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Personal Finance

Is your boss a psychopath?

Do you ever wonder why the bad guy is in charge — and the good guy is pushing paper?

There may be a reason for that. Bad bosses often promise the world, according to Deborah Ancona, a professor of leadership at MIT Sloan School of Management and founder of the MIT Leadership Center, and hard-working employees can be left to deal with the aftereffects. “Toxic leaders are often talking about all the great things that they can do,” she told MIT Sloan.

Management are always looking for solutions and someone who talks a good game, she said, but those people may not have the best interests of the staff or company at heart. Charisma and building a personal brand that inspires confidence can be enough to get the corner office. “Only later, through interaction or their behavior over time do you start to see the underbelly that isn’t always visible at first glance.”

‘Toxic leaders often talk about all the great things that they can do.’
—Deborah Ancona, founder of the MIT Leadership Center
Are bad bosses more likely to be men or women? A 2013 experiment published in the Journal of Economic Behavior & Organization found that women are selected much less often as leaders, even when they have a stellar track record. The researchers noted key differences between the sexes: men were “overconfident” and more likely to exaggerate their past performance.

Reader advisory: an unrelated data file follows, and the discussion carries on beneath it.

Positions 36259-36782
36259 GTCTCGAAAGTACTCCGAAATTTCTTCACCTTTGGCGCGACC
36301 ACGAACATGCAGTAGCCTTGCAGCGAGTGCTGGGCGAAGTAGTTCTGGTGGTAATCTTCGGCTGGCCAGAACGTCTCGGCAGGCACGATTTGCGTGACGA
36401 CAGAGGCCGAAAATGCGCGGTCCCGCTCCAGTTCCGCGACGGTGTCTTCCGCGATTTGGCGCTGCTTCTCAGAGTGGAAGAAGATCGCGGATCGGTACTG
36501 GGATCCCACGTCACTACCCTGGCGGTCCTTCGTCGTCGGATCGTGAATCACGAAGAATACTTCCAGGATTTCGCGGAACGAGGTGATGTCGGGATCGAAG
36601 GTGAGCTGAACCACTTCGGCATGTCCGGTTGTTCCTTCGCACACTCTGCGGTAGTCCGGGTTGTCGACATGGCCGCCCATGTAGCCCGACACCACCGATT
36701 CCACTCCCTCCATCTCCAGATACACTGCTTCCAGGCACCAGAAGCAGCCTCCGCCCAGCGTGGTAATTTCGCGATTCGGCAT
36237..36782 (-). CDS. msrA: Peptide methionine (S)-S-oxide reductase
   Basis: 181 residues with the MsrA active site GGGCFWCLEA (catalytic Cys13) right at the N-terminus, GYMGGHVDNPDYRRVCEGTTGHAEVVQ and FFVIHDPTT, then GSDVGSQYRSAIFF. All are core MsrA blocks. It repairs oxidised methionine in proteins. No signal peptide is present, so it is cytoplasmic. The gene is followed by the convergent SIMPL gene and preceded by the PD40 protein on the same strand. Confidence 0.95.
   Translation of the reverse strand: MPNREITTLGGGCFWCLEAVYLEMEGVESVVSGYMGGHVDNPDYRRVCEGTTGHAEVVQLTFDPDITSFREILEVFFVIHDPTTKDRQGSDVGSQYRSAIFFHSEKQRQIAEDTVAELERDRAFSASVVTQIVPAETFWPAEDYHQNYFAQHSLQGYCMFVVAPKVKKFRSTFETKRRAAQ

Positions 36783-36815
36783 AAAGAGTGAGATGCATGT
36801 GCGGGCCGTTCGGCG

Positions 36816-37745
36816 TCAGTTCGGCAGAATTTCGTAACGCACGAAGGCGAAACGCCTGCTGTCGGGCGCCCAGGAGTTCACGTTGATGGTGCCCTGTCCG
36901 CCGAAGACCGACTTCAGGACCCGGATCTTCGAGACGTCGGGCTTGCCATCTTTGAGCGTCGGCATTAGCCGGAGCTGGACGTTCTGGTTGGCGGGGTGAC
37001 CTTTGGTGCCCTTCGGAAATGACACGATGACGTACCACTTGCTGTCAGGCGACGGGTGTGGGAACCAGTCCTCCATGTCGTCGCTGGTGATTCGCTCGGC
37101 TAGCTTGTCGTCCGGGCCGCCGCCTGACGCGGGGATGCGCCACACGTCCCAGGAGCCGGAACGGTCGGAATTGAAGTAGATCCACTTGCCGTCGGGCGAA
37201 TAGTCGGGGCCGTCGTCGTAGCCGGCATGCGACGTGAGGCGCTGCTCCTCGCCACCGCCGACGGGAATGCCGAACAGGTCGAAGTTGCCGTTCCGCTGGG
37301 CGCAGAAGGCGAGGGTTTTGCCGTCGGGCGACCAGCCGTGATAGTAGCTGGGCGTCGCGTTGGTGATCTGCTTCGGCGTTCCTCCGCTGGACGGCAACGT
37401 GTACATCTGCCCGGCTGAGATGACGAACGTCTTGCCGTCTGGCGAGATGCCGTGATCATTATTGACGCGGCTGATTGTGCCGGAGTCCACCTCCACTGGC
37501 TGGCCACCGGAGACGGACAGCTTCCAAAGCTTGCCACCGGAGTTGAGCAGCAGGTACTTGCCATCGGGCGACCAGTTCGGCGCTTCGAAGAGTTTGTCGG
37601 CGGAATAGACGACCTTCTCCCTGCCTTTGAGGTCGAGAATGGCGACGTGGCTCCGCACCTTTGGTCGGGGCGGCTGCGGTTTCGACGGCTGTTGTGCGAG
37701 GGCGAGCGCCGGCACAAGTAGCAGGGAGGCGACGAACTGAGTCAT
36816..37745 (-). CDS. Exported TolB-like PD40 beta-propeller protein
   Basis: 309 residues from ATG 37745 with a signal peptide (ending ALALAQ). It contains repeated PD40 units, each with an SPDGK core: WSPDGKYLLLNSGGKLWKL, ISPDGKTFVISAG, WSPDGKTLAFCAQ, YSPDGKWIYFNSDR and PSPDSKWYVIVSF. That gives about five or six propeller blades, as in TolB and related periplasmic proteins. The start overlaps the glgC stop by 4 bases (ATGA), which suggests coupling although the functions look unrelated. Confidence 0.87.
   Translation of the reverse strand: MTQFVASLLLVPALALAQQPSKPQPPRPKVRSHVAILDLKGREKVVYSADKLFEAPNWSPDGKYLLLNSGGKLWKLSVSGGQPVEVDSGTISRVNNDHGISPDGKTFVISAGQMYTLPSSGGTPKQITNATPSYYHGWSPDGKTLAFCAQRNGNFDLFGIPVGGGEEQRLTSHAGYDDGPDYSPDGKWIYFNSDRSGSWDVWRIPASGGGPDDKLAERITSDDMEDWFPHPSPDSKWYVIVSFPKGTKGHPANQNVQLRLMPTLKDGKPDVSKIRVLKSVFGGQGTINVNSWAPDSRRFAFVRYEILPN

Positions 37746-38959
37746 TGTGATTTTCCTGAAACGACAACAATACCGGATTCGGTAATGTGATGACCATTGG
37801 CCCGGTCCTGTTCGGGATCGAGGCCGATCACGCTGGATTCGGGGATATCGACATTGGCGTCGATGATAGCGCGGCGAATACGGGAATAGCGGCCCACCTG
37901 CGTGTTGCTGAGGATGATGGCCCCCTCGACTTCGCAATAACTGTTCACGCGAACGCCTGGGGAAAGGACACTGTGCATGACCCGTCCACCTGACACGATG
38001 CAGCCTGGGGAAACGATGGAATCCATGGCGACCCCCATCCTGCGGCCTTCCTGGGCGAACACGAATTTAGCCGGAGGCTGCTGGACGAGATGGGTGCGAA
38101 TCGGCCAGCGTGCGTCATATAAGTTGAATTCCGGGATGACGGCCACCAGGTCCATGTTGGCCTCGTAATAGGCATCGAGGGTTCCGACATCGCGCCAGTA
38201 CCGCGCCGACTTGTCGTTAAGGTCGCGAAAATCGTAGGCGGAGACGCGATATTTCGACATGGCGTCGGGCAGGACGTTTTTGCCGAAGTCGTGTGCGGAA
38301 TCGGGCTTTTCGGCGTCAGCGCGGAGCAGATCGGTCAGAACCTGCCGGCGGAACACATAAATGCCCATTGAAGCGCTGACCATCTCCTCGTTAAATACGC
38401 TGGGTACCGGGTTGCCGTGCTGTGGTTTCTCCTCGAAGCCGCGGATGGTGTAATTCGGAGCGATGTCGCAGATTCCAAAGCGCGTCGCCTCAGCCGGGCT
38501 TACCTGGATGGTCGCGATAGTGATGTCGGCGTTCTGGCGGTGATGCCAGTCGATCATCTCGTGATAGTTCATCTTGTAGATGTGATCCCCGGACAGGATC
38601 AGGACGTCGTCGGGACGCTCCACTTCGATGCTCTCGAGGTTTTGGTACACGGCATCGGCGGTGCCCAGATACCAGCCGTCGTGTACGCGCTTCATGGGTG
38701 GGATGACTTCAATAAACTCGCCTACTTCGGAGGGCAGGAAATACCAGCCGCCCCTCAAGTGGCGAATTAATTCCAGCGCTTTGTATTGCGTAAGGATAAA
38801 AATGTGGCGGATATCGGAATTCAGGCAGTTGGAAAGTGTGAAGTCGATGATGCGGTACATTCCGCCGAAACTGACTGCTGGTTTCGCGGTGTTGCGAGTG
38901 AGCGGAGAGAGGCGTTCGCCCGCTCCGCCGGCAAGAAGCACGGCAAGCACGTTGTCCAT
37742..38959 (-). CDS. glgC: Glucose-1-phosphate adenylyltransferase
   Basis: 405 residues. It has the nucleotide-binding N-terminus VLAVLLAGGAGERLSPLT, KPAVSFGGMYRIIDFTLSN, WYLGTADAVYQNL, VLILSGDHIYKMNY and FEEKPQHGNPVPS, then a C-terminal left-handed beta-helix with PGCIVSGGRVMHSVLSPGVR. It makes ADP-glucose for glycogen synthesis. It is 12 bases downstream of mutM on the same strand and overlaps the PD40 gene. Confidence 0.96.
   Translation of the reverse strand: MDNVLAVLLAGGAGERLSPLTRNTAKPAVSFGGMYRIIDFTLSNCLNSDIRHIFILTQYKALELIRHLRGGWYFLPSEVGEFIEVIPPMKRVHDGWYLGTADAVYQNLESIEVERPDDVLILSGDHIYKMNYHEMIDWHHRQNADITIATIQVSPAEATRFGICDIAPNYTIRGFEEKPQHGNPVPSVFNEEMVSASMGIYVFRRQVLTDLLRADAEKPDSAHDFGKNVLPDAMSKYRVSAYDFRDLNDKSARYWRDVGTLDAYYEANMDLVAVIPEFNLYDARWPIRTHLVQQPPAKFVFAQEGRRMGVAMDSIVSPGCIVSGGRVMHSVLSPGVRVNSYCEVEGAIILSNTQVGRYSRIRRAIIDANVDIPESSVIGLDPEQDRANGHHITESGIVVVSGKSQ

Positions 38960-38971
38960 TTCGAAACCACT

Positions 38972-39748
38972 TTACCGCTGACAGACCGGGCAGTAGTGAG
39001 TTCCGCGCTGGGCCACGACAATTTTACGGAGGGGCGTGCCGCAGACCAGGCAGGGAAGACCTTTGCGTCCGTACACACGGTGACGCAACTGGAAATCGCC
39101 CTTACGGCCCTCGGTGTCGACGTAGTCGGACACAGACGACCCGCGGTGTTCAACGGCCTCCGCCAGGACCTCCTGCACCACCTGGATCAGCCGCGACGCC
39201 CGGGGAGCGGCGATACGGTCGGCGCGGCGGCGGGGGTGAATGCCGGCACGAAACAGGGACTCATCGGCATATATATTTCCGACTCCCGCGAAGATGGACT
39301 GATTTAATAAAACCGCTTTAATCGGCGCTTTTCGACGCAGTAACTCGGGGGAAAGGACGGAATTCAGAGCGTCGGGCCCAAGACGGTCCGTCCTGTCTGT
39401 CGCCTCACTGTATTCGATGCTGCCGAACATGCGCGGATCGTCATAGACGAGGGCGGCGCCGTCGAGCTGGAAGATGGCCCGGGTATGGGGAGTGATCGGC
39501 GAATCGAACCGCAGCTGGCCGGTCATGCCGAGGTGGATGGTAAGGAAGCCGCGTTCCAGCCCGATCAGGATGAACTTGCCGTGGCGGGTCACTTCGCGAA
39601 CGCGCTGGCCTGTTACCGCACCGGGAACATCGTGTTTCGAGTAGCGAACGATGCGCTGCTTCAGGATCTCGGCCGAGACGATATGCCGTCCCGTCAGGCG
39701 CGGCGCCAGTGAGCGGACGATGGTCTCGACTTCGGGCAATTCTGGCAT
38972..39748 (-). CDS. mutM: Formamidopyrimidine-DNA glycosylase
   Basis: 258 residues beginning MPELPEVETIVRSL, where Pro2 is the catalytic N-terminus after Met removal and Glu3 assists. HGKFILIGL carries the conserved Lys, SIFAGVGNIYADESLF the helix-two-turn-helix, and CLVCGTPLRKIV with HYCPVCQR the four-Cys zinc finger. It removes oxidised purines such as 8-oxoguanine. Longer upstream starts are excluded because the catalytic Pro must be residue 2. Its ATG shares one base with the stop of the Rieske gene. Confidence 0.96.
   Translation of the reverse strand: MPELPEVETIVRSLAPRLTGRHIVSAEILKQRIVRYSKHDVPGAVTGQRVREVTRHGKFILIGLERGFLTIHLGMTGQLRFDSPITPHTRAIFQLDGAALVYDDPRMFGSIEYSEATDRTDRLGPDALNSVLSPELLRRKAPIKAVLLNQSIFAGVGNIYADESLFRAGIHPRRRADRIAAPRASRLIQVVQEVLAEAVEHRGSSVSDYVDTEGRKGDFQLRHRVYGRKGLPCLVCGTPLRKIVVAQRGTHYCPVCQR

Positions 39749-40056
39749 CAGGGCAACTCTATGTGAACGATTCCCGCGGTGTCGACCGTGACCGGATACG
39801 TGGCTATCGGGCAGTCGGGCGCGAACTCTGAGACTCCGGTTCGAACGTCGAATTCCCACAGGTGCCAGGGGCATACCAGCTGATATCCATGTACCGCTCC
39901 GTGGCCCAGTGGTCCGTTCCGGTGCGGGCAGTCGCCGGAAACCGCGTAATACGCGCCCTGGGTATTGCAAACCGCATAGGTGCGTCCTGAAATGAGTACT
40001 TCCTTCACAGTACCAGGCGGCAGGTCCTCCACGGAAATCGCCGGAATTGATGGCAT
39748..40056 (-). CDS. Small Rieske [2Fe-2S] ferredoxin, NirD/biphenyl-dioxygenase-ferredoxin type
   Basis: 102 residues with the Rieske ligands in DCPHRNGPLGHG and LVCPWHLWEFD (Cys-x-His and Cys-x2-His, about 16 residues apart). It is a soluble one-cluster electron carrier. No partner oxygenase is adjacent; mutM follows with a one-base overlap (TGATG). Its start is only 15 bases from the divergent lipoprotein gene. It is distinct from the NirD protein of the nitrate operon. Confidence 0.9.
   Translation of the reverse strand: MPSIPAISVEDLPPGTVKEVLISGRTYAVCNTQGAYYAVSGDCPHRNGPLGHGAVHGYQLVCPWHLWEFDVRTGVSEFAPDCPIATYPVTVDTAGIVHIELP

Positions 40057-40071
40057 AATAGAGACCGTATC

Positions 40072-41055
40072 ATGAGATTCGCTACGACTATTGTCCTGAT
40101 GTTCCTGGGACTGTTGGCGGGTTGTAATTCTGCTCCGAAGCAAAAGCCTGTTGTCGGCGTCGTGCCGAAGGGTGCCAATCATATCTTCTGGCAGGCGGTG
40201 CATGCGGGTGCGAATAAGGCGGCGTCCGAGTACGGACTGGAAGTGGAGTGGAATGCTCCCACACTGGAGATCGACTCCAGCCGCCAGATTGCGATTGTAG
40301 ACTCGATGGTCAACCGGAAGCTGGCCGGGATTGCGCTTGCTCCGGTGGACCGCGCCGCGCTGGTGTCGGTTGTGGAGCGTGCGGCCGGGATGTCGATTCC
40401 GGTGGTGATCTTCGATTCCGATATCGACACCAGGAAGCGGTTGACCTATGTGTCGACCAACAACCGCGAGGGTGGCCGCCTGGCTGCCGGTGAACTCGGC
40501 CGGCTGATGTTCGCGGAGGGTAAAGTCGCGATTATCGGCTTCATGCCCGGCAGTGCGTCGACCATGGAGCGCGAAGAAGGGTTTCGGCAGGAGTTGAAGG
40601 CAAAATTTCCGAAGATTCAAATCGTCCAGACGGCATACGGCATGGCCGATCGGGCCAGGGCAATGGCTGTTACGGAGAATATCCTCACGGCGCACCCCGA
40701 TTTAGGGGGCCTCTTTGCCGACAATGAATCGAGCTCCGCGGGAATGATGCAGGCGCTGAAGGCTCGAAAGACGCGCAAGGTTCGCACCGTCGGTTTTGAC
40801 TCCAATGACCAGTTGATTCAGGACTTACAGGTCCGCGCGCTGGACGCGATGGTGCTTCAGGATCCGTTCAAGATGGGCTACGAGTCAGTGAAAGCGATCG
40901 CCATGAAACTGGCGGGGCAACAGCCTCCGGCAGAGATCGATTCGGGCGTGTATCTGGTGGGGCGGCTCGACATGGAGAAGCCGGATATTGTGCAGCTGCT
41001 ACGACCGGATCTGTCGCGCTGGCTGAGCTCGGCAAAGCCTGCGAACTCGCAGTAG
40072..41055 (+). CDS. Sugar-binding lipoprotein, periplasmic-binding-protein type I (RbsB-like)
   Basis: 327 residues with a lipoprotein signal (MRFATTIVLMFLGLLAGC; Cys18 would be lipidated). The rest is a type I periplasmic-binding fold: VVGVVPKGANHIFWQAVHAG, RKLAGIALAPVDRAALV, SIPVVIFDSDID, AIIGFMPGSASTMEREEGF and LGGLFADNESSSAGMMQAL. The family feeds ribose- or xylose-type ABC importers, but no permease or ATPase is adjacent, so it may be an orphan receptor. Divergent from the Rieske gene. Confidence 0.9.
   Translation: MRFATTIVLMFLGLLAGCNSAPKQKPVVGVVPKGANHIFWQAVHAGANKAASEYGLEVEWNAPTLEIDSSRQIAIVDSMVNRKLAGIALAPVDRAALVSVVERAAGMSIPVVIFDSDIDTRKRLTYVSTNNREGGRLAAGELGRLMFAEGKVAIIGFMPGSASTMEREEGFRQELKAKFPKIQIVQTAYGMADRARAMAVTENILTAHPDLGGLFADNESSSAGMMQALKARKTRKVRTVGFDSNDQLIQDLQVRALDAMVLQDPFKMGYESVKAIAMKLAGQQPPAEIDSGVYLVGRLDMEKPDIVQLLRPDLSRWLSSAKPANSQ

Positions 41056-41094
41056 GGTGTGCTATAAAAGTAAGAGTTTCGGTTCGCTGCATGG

These personality traits are not pretty, and don’t bode well for employees, customers or, indeed, investors. The “dark triad,” cited by Ancona, consists of narcissism (extreme self-centeredness), Machiavellianism (manipulation of others) and psychopathy (acting impulsively with no regard for other people’s feelings). One is bad enough. But all three would make for a difficult work culture, especially in a competitive field with power and prestige at stake.

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Dorothy Ann Spry, an organizational psychologist and author of “Psychopathic Leadership: Good, Bad & Downright Ugly,” has worked with companies in the U.K. about how to recognize “dark triad” measures. “Sadly, a lot of people that train in emotional intelligence are not trained to recognize these dark traits — high manipulation, dysfunctional narcissism. Instead, recruiters are selecting charismatic, persuasive and cunning individuals.”

This is of concern to investors and employees, Spry says. “Just the thought of the existence of a narcissistic, authoritarian, manipulating and controlling leader wandering the corridors of an organization should be of interest to those involved in corporate management and corporate governance,” she said, “because their very presence influences the way organizations are run and their negative effects both on society and the environment we live in.”

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